He was restless and wanted me to go up the valley to find wild asparagus and early shoots that made a special spring salad with dandelions, nettles and other plants I had never heard of before. Dandelions I associated with rabbit food, nettles with soup. Gianni explained that nettles were eaten in an omelette on the first Friday in March to ward off pneumonia and considered I had much to learn. Obediently I lowered my head as I walked, not so much in humble ignorance but to pick out the shy asparagus. Gianni was tipping leaves back with a stick to uncover plants and even snails. I was not interested in them, but he still persisted. I normally look all around at the countryside, to take everything in while he, like his Etruscan forebears, picks out food from underfoot. They probably toiled away in the little community Don Basileo described near San Giuliano, surviving through cultivation, selling wares to pilgrims and, above all, fruitfully co-existing with nature. Each feature – leaf, bud, flower, toadstool, fruit or nut, berry or bird – was a vivid stitch in the fabric of survival.
I wonder whether he reacts to spring as I do, stimulated by the gradual reawakening of the earth in infinite gradations of green, fresher and sharper against the wet sheen of newly-turned furrows? Bright green points were freckling the umbrella pine Gianni had planted in front of our house as a guardian spirit.
The sun was now quite hot and the valley hazy with the melting snow. I rested my mind and forgot tensions in the gentleness of the con tours and the changing shapes and hues as the mists moved and thinned into snippets of cloud unravelling across the plain. Gianni had found only a fistful of asparagus shoots. Too early in the year, but he was satisfied that, on the evidence, he was the first to gather them.
Our valley is sliding into modern times. Outwardly I rejoice at these gains; inwardly I fear it is the end of the terraced hillsides, the backdrop to Paul’s anthology of human survival in this valley. The broad beans Gianni looked forward to every year are not now cultivated under the olives. Many of the groves are abandoned and the terraces, clogged with weeds and dead branches, not even ploughed once a year. A generation ago brushwood, gathered by children and the elderly, promised warmth from the damp winter chill, a pot of hot broth bubbling over the hearth and crusty bread baked in the outside oven. Giulio, Mauro and Carlo are the last of countless generations to take a personal pride in vineyards, gnarled fruit trees and olive groves. So every year more terraces are abandoned; the couch grass, brambles, broom, oaks and chestnuts seed and take root and multiply unmolested. Elderly couples, both landowners and contadini, provide one another with eggs, vegetables and company. Their children, like Francesco who designed the Montesasso museum display, work elsewhere. He often invites us into the next valley where he grew up. His parents own part of the hillside above the onorevole Bintoni’s villa and the oil mill.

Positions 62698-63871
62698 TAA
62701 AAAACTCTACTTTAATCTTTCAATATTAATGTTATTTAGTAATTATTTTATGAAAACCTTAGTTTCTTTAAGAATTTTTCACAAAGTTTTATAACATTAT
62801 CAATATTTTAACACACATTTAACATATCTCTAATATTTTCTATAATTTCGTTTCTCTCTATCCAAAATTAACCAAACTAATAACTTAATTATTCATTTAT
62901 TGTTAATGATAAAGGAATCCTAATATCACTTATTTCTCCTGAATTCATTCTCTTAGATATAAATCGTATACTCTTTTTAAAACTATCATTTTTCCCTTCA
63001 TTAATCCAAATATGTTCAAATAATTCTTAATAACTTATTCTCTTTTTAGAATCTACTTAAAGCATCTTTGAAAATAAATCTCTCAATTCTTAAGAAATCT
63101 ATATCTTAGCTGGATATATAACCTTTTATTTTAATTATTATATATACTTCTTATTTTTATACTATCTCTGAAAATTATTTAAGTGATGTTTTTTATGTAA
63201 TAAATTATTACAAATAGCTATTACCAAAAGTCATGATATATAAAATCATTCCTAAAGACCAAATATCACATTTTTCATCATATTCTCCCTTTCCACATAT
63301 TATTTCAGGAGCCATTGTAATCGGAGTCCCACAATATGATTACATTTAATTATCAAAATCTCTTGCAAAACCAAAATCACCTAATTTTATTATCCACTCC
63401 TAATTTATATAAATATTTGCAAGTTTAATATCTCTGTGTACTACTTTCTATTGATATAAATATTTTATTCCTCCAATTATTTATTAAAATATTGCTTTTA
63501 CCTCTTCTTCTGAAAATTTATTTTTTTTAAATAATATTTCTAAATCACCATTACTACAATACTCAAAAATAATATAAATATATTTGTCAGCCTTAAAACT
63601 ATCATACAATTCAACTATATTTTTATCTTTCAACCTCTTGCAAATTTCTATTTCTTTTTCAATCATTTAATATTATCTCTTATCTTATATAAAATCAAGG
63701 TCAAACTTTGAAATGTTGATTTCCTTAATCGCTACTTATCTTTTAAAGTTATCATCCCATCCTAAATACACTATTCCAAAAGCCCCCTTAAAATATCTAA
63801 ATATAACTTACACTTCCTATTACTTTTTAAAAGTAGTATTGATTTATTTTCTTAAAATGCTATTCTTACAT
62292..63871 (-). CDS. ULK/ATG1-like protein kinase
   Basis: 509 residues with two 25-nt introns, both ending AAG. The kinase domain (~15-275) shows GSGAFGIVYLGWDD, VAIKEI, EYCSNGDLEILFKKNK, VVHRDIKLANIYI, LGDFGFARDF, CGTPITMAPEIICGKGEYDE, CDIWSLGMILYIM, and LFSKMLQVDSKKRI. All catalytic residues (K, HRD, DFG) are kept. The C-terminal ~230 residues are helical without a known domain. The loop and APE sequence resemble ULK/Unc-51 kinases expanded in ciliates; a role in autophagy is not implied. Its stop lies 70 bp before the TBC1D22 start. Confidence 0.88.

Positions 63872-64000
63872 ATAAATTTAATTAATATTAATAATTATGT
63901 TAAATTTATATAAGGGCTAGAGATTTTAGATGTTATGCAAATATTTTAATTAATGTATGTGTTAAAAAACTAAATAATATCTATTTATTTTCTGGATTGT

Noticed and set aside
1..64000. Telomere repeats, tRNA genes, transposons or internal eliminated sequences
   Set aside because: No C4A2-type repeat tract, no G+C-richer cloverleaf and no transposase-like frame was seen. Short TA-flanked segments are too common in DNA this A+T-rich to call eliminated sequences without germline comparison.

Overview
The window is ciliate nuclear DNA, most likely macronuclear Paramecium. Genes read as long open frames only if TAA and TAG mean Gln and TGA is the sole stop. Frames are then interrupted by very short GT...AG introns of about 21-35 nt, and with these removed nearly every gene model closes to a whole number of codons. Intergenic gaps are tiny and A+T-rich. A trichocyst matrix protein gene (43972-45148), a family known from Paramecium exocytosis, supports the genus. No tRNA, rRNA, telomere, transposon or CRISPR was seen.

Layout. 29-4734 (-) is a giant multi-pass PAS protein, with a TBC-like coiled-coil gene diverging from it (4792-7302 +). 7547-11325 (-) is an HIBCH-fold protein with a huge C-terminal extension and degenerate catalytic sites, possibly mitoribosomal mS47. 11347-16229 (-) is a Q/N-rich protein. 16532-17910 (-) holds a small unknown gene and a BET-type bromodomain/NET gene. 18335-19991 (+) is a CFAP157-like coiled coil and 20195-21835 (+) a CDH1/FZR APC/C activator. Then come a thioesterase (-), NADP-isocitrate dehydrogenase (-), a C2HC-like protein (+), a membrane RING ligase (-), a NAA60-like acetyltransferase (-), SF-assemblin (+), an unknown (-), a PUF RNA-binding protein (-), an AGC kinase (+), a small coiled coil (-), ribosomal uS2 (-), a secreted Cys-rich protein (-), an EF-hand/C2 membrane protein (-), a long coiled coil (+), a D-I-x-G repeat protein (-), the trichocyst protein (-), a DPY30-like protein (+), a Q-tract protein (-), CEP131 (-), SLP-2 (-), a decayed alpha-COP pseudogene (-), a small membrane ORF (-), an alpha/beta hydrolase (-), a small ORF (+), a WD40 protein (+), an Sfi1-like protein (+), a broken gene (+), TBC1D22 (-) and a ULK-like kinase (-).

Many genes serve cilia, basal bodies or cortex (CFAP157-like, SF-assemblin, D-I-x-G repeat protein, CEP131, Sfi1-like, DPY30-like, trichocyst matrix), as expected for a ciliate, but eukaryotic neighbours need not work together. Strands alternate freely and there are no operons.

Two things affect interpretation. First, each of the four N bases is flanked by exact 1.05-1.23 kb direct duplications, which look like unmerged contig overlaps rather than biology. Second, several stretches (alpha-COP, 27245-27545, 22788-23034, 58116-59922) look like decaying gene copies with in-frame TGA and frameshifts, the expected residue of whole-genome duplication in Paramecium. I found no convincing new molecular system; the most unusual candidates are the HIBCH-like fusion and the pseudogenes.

‘What about hillside farming?’ Dan asked him.
No crops are sown under the flickering silvery light. With nobody to shore up and trim the crumbling terraces, shoots are pushing out of the slits and dislodging stones in the retaining walls. No machine can repair such a wall.
‘The wooded crest of the valley is creeping down on us,’ Francesco replied. ‘The hillsides are returning to their pre-Etruscan state.’ I can hear him now.